Before enrolling at Pace University in the fall of 2021, Max Schillinger was already building a business. But thanks to the resources within the Lubin School of Business, he was ready to build his second business and start a new on-campus organization before even wrapping up his freshman year.
When you work in the digital sphere, it is easy to become disconnected. A year ago, clinical professor and former Wall Street data analyst Frank Parisi, alongside other Pace faculty, conceptualized a space where individuals with an interest in data science and machine learning could connect. “We wanted to make a central repository for all kinds of data, where we have the computational power to do interesting things, work together and collaborate across the University and, in the long-term, with outside partners for research.” Now, the space has been set up, the machines moved in, and Pace’s Computational Intelligence Lab is open for business.
Computational intelligence refers to the machine learning and data analysis abilities of a computer—it’s what allows us to collect data, speak to Siri, and play the newest video games. Having a physical lab with quality equipment and dedicated software means that students and faculty engaged in deeper analysis will not have to rely on remote Google servers to get their work done.
“This will be a proper space for computational intelligence specifically, from Artificial Intelligence, pattern recognition and machine learning.”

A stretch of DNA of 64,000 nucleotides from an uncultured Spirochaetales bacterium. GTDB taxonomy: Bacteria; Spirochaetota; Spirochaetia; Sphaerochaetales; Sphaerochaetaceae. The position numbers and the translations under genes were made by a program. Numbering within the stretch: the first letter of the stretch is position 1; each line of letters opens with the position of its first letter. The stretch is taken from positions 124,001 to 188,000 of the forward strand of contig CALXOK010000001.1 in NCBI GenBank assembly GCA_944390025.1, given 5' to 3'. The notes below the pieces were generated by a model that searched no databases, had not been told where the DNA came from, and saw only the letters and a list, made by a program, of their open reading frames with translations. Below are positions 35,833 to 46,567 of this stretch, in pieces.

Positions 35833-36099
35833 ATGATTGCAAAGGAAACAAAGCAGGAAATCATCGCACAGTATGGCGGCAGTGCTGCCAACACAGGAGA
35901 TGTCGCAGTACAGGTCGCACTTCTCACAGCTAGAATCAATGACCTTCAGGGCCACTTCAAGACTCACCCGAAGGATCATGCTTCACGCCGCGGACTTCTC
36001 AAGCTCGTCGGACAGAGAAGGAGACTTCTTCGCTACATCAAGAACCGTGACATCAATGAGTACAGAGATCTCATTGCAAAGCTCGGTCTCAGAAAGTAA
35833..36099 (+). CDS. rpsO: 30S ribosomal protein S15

The lab isn’t just powered by machines, but also by passionate students. Multiple student employees are hard at work developing content for other students to exercise their technical skills while getting hands-on help from their peers.
Austin Blaise ’22 is a graduate computer science student who finds so much value in such a space that he volunteered to help set up the lab. He hopes for it to become a vibrant hub for students interested in data science, saying, “This lab allows you to learn the basics to create your own artificial intelligence model, and also have an environment wherein you have similar-minded students working on similar technologies.”
“This lab allows you to learn the basics to create your own artificial intelligence model."
Jon Lee, a clinical professor, was one of the architects of the Lab and he believes it will be unique in what it offers. “There are other Pace hubs that exist for design, digital forensics, cybersecurity,” he says. “This will be a proper space for computational intelligence specifically, from Artificial Intelligence, pattern recognition and machine learning.”
More importantly, perhaps, is its function as a place for students and faculty with similar interests to gather and connect. According to Lee, this lab is “one more way to get Seidenberg students engaged, active, and doing amazing things on campus, especially those who are feeling disconnected after COVID-19.”